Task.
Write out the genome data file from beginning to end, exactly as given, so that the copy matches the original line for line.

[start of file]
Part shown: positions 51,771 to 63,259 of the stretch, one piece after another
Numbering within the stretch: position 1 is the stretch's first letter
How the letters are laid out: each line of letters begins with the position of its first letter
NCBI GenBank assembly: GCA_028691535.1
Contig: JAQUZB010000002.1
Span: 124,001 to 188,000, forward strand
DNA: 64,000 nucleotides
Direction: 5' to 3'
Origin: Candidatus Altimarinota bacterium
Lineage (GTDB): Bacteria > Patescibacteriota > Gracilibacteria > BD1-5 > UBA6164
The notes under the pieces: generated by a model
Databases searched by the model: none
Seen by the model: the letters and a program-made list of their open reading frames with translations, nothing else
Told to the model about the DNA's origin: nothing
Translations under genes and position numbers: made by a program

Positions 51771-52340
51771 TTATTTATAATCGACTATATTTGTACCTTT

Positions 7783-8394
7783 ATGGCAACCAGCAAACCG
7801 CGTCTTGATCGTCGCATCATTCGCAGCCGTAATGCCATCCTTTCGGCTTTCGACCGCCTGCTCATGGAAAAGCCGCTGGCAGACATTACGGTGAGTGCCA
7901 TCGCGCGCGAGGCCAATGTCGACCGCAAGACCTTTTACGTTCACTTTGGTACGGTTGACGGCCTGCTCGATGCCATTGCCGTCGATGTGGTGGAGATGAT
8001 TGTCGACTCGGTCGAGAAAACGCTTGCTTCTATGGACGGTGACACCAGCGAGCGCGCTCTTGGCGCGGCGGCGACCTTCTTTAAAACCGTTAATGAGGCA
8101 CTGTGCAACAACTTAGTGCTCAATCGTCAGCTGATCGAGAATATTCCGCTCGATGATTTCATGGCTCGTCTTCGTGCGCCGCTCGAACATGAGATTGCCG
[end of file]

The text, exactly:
Part shown: positions 51,771 to 63,259 of the stretch, one piece after another
Numbering within the stretch: position 1 is the stretch's first letter
How the letters are laid out: each line of letters begins with the position of its first letter
NCBI GenBank assembly: GCA_028691535.1
Contig: JAQUZB010000002.1
Span: 124,001 to 188,000, forward strand
DNA: 64,000 nucleotides
Direction: 5' to 3'
Origin: Candidatus Altimarinota bacterium
Lineage (GTDB): Bacteria > Patescibacteriota > Gracilibacteria > BD1-5 > UBA6164
The notes under the pieces: generated by a model
Databases searched by the model: none
Seen by the model: the letters and a program-made list of their open reading frames with translations, nothing else
Told to the model about the DNA's origin: nothing
Translations under genes and position numbers: made by a program

Positions 51771-52340
51771 TTATTTATAATCGACTATATTTGTACCTTT

Positions 7783-8394
7783 ATGGCAACCAGCAAACCG
7801 CGTCTTGATCGTCGCATCATTCGCAGCCGTAATGCCATCCTTTCGGCTTTCGACCGCCTGCTCATGGAAAAGCCGCTGGCAGACATTACGGTGAGTGCCA
7901 TCGCGCGCGAGGCCAATGTCGACCGCAAGACCTTTTACGTTCACTTTGGTACGGTTGACGGCCTGCTCGATGCCATTGCCGTCGATGTGGTGGAGATGAT
8001 TGTCGACTCGGTCGAGAAAACGCTTGCTTCTATGGACGGTGACACCAGCGAGCGCGCTCTTGGCGCGGCGGCGACCTTCTTTAAAACCGTTAATGAGGCA
8101 CTGTGCAACAACTTAGTGCTCAATCGTCAGCTGATCGAGAATATTCCGCTCGATGATTTCATGGCTCGTCTTCGTGCGCCGCTCGAACATGAGATTGCCG